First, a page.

We know that if a differentiable Walrasian demand function $x(p,w)$ satisfies Walras' law ($p^Tx=w$), homogeneity of degree zero ($x(\alpha p,\alpha w)=x(p,w)$), and the weak axiom of revealed preference, then at any $(p,w)$, the Slutsky matrix \begin{equation} S(p,w)=D_px(p,w)+D_wx(p,w)x(p,w)^T \end{equation} is negative semidefinite.

My question is: if $S(p,w)$ is negative semidefinite, then what can we say about the demand function $x(p,w)$? Can we conclude that $x(p,w)$ satisfies weak axiom?


It is almost true.

There are examples of demand that have a negative definite Slutsky matrix but fails the Weak Axiom.

However, if we ask that $$v \cdot S(p,w) v <0 $$ whenever $v \not = \alpha p$ for any scalar $\alpha$ (i.e. $S$ is negative definite for all vectors except those proportional to price), then the Weak Axiom holds.

| improve this answer | |
  • $\begingroup$ I see. Is that a stronger condition than negaive semidifinite? Because it could be the case that vS(p,w)v=0 for some v that is not porpotional to p when S(p,w) is negaive semidifinite. $\endgroup$ – Huaixin Nov 13 '19 at 17:33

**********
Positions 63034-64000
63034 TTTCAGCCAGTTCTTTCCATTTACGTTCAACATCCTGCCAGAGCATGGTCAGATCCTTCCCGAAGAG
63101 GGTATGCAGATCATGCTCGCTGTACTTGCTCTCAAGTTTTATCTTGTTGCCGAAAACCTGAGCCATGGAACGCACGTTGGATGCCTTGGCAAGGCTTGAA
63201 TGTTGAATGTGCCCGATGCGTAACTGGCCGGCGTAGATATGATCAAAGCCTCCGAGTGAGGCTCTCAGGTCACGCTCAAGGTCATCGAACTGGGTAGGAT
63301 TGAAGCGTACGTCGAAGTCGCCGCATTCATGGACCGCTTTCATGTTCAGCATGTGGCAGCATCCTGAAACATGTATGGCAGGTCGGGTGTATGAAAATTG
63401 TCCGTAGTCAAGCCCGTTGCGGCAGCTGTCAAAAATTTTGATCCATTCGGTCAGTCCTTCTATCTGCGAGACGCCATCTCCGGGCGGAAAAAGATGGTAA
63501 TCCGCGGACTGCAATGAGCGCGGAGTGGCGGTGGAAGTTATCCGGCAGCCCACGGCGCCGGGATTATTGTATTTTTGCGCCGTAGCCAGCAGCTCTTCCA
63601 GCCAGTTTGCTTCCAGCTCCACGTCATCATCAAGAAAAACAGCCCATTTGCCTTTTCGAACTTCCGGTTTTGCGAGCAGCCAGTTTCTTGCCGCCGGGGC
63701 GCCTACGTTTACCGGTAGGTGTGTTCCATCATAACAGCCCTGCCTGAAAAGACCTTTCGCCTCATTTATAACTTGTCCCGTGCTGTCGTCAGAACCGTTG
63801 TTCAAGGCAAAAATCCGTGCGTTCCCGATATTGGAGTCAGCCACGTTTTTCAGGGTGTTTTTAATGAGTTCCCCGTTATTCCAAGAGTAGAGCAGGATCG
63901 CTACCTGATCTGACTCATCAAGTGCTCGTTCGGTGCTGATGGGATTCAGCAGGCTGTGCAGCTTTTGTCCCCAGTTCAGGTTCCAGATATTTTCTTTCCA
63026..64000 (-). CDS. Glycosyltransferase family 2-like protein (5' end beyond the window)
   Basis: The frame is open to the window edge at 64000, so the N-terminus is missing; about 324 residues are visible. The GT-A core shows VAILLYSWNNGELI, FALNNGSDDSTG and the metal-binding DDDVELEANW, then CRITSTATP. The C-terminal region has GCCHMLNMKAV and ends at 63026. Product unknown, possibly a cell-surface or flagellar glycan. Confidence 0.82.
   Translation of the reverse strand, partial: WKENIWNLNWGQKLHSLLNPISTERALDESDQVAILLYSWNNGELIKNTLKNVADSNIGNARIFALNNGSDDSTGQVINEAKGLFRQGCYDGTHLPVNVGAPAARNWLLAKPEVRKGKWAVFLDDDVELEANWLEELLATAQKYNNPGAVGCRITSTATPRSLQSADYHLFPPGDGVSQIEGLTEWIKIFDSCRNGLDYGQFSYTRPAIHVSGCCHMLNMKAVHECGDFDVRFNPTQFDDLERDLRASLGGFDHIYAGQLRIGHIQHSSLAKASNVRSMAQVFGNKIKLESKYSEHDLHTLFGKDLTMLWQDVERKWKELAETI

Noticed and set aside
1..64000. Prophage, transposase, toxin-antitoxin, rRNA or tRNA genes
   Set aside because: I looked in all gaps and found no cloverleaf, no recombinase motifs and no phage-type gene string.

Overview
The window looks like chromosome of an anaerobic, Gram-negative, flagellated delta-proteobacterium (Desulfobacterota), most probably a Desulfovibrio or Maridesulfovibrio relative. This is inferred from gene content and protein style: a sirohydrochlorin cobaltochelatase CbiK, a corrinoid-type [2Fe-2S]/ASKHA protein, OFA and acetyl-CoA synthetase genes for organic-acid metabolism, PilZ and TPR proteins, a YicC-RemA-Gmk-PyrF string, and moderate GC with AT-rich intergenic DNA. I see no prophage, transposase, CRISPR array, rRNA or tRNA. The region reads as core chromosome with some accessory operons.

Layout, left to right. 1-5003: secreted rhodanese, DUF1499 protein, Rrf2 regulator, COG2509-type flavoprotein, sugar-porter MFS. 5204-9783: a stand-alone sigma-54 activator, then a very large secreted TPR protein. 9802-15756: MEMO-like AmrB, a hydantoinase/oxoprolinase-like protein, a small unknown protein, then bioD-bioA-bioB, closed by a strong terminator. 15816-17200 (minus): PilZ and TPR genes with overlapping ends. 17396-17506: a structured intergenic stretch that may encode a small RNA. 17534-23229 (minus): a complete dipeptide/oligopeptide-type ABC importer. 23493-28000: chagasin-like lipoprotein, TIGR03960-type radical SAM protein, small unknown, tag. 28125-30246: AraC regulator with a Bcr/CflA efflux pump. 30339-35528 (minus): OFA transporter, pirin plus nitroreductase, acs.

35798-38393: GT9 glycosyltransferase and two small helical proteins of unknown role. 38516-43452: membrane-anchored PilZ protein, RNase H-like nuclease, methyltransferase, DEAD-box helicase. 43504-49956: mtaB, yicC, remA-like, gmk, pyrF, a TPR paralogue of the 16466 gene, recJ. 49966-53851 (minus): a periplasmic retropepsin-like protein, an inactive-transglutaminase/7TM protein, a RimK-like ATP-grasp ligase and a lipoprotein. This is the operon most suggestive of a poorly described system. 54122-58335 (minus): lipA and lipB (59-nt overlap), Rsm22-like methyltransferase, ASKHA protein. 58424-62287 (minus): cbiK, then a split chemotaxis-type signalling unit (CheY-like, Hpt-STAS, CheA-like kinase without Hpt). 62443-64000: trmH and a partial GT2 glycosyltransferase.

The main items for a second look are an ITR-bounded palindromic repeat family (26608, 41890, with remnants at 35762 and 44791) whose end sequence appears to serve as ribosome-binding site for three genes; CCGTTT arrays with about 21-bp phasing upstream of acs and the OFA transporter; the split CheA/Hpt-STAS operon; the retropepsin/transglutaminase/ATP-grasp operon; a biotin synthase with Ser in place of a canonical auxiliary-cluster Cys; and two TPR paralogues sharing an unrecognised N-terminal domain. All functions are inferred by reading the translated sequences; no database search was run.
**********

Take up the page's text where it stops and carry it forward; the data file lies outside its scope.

• 1
    $\begingroup$ @Huaixin You're correct. If we weaken negative definite to negative semidefinite, again we can obtain an example that fails the Weak Axiom. It does however satisfy a weaker Weak Axiom. This result is by Kihlstrom, Mas-Colell and Sonnenschien (1976), they call it WWA (if you're interested). $\endgroup$ – Walrasian Auctioneer Nov 13 '19 at 18:15
  • $\begingroup$ get it, thanks for the precise answer. $\endgroup$ – Huaixin Nov 16 '19 at 11:14

Your Answer

By clicking “Post Your Answer”, you agree to our terms of service, privacy policy and cookie policy

Not the answer you're looking for? Browse other questions tagged or ask your own question.